Apex Legends' netcode has some problems

Apex Legends is a fantastic take on the battle royale genre, but a deep dive into Apex's netcode by YouTuber Battle(non)sense has revealed some significant issues. Battle(non)sense digs into problems with the way hit registration is handled, and delays in everything from damage to movement, even with low ping and no packet loss. The most obvious problem is with how the game handles hit authentication. If you've ever been shot while behind cover, that might be your culprit.

You can watch the full video above. Below, we'll cover some of the most important points for Apex players. For a primer, you might want to read our guide to how netcode works, and what makes "good" netcode, written by Battle(non)sense himself.

In his analysis, Battle(non)sense shows that Apex Legends runs at a server tick rate of 20Hz, fairly common (but not ideal) in online games. For comparison, Battlefield 5 servers run at a tick rate of 60Hz and Halo: The Master Chief Collection just upgraded its servers to a 60Hz tick rate, while Fortnite, a comparable battle royale, runs at 30Hz. The higher the tick rate, the faster the server processes what's going on in the game. It actually looks like Apex's server data send rate fluctuates wildly, but on closer examination Battle(non)sense figured out that's not exactly the case. The culprit for this is the way the data that comes out of each simulation step on the server is handled, with each step producing so much data per tick that it has to be split up into multiple packets.

This large amount of data is most visible in the amount of downstream bandwidth used (as high as 1.1Mbit/s), an average six times over that of rival Fortnite. Splitting that much data into multiple packets creates issues with wireless or similar connections, where packet loss becomes more likely and ping will quickly suffer. As Battle(non)sense says, “The question now is why the server has to send that much data with every update. Maybe the developers have to further optimize what data clients need to receive.”

Battle(non)sense points out as well that with no in-game network diagnostics or other tools, it can even be difficult to tell you're having connection problems, let alone diagnose what kind. Knowing your ping would be a good start.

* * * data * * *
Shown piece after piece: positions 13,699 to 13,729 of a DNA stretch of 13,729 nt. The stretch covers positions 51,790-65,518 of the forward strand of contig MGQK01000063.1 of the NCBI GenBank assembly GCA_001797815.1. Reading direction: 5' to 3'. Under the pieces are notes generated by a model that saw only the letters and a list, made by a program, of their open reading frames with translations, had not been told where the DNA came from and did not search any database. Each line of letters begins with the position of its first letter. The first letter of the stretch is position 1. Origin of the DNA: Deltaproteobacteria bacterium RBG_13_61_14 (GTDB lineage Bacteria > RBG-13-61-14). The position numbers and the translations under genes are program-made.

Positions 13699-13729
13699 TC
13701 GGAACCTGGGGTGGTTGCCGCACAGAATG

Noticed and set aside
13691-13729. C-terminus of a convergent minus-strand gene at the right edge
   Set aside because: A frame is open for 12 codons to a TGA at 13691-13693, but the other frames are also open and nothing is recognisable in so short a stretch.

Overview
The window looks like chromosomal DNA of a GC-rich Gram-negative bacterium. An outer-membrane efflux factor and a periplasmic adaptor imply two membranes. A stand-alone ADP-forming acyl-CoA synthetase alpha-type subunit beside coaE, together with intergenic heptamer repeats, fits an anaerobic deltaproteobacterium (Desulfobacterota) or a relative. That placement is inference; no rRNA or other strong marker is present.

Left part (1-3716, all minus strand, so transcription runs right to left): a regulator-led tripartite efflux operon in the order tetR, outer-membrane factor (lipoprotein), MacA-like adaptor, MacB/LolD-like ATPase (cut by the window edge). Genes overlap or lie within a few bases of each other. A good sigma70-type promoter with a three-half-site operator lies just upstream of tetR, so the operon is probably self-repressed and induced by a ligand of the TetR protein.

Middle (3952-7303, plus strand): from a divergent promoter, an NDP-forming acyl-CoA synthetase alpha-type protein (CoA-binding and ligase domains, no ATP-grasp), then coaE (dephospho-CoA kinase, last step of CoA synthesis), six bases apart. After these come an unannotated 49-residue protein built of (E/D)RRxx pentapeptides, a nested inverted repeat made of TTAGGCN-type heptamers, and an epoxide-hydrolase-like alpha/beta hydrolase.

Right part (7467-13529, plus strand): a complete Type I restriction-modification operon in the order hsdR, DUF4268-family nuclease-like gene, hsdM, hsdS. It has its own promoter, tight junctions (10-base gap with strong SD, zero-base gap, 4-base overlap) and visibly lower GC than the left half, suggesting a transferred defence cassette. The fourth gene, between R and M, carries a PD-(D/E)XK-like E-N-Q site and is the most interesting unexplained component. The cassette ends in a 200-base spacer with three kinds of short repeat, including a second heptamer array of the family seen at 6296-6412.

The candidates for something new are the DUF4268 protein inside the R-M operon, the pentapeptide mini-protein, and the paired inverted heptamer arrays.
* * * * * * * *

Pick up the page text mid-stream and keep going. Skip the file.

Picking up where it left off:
More problematic for quality shooting is how hit authentication is handled. Apex Legends goes with an approach that purely favors the shooter (regardless of their ping), and that can create frustrating situations. If you have ever experienced being shot while in cover, or seeming to take far too much damage in a very short time, you’ve probably experienced the effects of this design decision.

Battle(non)sense gives a concrete example with a client that he ran at a high ping of 325 milliseconds. "In Battlefield 1 and Battlefield 5, the shooter would now have to lead his shots to compensate for his high ping, in order to mitigate how his bad connection to the server affects the experience of the player he is shooting at. But not in Apex Legends. The server will always confirm a hit, no matter how high the ping of the shooter is. The game does not care about how the bad connection of the shooter results in an infuriating experience for the player with the low ping who is on the receiving end of that shot."

Respawn hasn’t introduced any fixes so far, but it's been methodical about making updates to Apex Legends since launch. And there is certainly precedent for other developers improving their online games' network performance over time. And Respawn is currently hiring for jobs including a senior network engineer for Apex Legends. Not a bad sign. 

Philip Palmer

Phil is a contributor for PC Gamer, formerly of TechRadar Gaming. With four years of experience writing freelance for several publications, he's covered every genre imaginable. For 15 years he's done technical writing and IT documentation, and more recently traditional gaming content. He has a passion for the appeal of diversity, and the way different genres can be sandboxes for creativity and emergent storytelling. With thousands of hours in League of Legends, Overwatch, Minecraft, and countless survival, strategy, and RPG entries, he still finds time for offline hobbies in tabletop RPGs, wargaming, miniatures painting, and hockey.